Reducing Your Greenhouse Gases one Burger at a Time

You probably know that California is leading North America on its quest to reduce its greenhouse gases. Their plan is to cut back emissions to 1990 levels by 2020, a 15% cut. To do so, they are establishing a cap and trade system for carbon dioxide, which hopefully will fit in nicely with whatever Obama has planned for the nation.

I wrote about their 2020 goals for Environmental Health Perspectives’ most recent issue, and I found it interesting to consider that not only are they a giant in North America, but on a worldwide perspective their economy is around the 8th largest. What they do has big implications.

And, how you eat has big implications too. At the annual meeting of the American Association for the Advancement of Science (AAAS) in Chicago, I attended and wrote about a great session all about eating a low carbon diet. The article was recently published by Green Living Online, and it really was in stark contrast with a lot that we’ve been hearing about eating locally.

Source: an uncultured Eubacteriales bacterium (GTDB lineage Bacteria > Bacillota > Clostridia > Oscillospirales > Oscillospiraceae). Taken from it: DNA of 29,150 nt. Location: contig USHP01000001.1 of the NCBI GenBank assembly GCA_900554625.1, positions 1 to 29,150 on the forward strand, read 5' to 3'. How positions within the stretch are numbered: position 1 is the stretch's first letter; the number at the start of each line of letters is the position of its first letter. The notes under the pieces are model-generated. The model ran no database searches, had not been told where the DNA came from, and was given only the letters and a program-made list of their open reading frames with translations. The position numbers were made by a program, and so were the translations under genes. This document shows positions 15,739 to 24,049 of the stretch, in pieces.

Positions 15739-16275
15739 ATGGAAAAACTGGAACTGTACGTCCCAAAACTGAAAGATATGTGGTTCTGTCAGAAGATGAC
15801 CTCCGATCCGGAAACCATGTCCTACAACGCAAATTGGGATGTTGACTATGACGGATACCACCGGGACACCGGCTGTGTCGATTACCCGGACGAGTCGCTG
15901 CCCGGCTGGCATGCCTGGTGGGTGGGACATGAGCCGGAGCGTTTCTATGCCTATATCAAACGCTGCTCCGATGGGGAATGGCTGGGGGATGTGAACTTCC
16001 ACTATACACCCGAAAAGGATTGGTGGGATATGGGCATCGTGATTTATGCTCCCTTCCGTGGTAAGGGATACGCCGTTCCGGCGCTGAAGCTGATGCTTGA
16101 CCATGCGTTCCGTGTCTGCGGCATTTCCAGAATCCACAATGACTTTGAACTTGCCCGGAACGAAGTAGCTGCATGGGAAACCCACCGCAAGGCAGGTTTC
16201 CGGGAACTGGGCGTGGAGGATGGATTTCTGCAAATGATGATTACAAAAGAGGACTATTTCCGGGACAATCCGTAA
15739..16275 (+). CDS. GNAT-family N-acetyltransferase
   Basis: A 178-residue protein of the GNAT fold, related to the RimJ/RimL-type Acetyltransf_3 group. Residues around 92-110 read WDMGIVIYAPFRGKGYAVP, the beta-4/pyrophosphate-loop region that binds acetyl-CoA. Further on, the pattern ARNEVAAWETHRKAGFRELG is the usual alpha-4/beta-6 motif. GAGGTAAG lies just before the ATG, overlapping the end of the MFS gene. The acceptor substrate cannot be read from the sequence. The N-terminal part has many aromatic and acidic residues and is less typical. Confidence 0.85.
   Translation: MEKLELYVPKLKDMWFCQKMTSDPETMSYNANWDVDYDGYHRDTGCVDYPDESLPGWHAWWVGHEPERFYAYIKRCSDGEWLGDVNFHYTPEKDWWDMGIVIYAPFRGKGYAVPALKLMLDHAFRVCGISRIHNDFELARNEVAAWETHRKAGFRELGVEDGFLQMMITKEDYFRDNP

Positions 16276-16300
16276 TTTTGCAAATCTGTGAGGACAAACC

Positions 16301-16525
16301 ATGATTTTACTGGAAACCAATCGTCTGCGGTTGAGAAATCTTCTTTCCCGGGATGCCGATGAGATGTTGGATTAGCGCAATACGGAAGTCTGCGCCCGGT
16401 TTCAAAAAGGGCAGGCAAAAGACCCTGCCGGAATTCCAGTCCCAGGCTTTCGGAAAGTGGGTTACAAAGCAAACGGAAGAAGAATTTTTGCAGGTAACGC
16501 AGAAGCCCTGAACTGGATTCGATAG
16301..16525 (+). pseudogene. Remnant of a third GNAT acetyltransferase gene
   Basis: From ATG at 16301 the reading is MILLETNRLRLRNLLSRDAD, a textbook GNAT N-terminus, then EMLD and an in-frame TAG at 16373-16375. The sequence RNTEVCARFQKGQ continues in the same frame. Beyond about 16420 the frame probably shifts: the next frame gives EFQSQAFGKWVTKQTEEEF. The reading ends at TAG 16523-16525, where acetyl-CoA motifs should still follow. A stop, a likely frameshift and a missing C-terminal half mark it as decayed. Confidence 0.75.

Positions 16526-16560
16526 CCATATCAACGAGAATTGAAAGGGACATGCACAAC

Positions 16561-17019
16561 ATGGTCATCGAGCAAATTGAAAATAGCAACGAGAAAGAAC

Instead the researchers showed that for meat, the travel emissions for trucking something from California are relatively minor compared to the emissions incurred from producing the meat, especially true for beef where a lot of the emissions come from the actual cow (eg. farts and burps).

And, if you’re wondering how to eat a low carbon diet check out, a website designed to help consumers pick the most climate change friendly foods when they eat out.


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